Broil Your Veggies For Intense Oven-Roasted Salsa

While many store-bought salsas are fairly similar in color and composition, the word "salsa" actually translates to "sauce." As such, there are numerous varieties of the stuff known both north and south of the Rio Grande. Among the numerous different types of salsa recipes include red ones, green ones, cooked ones, raw ones, and ones made with different types of vegetables and fruits replacing the familiar tomatoes. There are even sugary salsas that are used as dessert toppings. The salsa of the day, however (that day being whatever day you're reading this recipe) is brought to you by your oven, although since this appliance cannot speak it is using Mashed developer Nathaniel Lee as its mouthpiece.

Apart from the involvement of the oven, this easy(ish) salsa recipe produces a sauce of a more or less standard type, if such a thing could be said to exist. It's made with expected ingredients such as tomatoes, chiles, onions, garlic, cilantro, and lime juice and also contains oil, oregano, cumin, chili powder, salt, and sugar in order to cover the taste spectrum. The fact that the first four ingredients are oven-roasted, though, helps to deepen their flavors. The result is a vegetable-forward salsa that Lee feels goes well with "grilled meats [and] great salads" and also recommends "use[ing] ... for a Mexican bruschetta,"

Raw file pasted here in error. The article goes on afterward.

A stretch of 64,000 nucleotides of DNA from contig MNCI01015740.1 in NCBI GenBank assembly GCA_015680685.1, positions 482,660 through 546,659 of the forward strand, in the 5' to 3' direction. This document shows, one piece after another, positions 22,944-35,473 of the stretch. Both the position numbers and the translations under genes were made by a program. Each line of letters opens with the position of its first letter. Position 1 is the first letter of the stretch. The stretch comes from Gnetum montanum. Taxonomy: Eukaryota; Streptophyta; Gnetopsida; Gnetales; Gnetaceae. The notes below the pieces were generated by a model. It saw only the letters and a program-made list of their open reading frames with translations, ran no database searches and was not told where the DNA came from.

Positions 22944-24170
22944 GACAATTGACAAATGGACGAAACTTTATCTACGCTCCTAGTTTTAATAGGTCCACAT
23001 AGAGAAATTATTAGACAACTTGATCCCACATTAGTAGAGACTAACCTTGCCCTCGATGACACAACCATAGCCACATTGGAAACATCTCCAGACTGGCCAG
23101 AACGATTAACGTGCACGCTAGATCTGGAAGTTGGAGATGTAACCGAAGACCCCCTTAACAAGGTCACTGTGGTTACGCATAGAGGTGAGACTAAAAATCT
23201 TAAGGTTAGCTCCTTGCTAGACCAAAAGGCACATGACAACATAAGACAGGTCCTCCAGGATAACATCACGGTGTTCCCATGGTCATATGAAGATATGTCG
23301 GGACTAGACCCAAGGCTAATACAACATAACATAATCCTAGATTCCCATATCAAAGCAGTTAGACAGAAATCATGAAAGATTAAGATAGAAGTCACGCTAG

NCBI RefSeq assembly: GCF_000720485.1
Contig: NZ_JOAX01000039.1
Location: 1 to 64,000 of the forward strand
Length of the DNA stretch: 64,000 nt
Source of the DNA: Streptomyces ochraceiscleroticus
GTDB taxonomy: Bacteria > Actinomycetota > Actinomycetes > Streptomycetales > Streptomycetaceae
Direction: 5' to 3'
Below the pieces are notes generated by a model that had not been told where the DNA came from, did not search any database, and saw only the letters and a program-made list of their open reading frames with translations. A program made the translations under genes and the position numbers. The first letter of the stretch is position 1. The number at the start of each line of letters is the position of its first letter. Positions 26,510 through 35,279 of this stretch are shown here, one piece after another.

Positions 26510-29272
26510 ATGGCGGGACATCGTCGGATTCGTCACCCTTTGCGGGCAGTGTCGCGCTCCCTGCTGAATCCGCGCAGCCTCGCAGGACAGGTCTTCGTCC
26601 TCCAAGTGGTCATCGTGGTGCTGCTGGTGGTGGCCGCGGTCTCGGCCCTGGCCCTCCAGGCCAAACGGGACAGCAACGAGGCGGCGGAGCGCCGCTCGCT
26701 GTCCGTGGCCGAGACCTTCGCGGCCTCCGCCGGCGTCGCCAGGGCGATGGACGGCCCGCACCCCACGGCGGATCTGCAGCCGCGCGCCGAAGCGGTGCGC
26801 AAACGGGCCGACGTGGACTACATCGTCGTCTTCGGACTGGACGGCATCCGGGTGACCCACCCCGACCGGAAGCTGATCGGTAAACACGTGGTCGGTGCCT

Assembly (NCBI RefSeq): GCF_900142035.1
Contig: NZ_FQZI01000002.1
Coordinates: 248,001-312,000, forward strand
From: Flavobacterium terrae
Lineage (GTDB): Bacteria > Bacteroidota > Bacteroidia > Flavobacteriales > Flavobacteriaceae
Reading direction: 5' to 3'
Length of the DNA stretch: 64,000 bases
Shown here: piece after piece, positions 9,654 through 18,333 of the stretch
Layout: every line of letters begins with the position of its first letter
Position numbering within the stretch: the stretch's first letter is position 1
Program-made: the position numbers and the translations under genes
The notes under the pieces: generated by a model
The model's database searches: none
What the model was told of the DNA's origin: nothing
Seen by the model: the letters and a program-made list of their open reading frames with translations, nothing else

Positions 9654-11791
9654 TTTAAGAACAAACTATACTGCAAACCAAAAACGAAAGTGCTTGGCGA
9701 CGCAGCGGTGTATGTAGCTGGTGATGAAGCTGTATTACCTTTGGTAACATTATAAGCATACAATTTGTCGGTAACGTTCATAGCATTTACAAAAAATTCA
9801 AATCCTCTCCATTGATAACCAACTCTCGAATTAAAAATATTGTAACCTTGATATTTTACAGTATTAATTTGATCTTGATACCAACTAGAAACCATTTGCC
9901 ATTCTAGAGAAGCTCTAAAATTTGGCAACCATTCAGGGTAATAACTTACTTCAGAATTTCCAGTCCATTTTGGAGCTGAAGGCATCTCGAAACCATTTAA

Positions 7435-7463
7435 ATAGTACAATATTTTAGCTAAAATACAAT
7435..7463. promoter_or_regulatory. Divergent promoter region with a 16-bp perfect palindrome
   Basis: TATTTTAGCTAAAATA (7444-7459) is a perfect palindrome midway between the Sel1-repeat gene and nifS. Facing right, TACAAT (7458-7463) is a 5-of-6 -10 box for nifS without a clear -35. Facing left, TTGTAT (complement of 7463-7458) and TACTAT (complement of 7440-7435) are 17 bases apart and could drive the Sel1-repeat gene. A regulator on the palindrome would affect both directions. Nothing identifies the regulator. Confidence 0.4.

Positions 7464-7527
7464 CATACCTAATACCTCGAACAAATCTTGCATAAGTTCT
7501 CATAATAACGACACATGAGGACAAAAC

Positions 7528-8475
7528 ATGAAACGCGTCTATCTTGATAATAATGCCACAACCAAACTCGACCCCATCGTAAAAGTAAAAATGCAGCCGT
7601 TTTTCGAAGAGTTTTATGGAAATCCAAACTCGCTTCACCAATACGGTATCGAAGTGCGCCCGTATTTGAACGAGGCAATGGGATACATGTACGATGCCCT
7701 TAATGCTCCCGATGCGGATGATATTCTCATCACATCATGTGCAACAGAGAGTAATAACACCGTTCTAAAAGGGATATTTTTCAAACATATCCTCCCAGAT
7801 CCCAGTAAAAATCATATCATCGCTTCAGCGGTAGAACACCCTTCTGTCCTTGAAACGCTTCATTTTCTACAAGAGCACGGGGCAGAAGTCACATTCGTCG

Broiling is the key to making roast vegetable salsa

The first step in salsa-making is to prep the vegetables (or fruits, if you want to be pedantic about the tomato's status). Peel and rough chop the onions and garlic, quarter the tomatoes, and slice up the cilantro, as well. Also, chop the chiles, but maybe wear gloves for this if you've chosen hot ones. While Lee tells us "You can use any peppers you like," even mild ones, he notes that if you're going with something more incendiary, you can "decrease spiciness [by cutting] out the seeds and the white veins." Once you've chopped the vegetables, put them all on a baking sheet except for the cilantro (which is technically an herb anyway). Lee offers some advice here, saying "It's very important you cover the chili pods with the tomatoes so they don't burn." Once the vegetables are arranged to your satisfaction, pour on the oil and sprinkle them with chili powder, cumin, oregano, and salt. Broil them until they are charred, which should take about 20 minutes.

After the broiling is done, the salsa still hasn't finished cooking. The vegetables' next stop is the blender, where they reunite with most (but not all) of the cilantro and are introduced to the sugar. After the blender, it's on to a pan on the stove where they'll simmer. The final step is to add the lime juice and remaining cilantro, then grab the chips and let the dunking commence.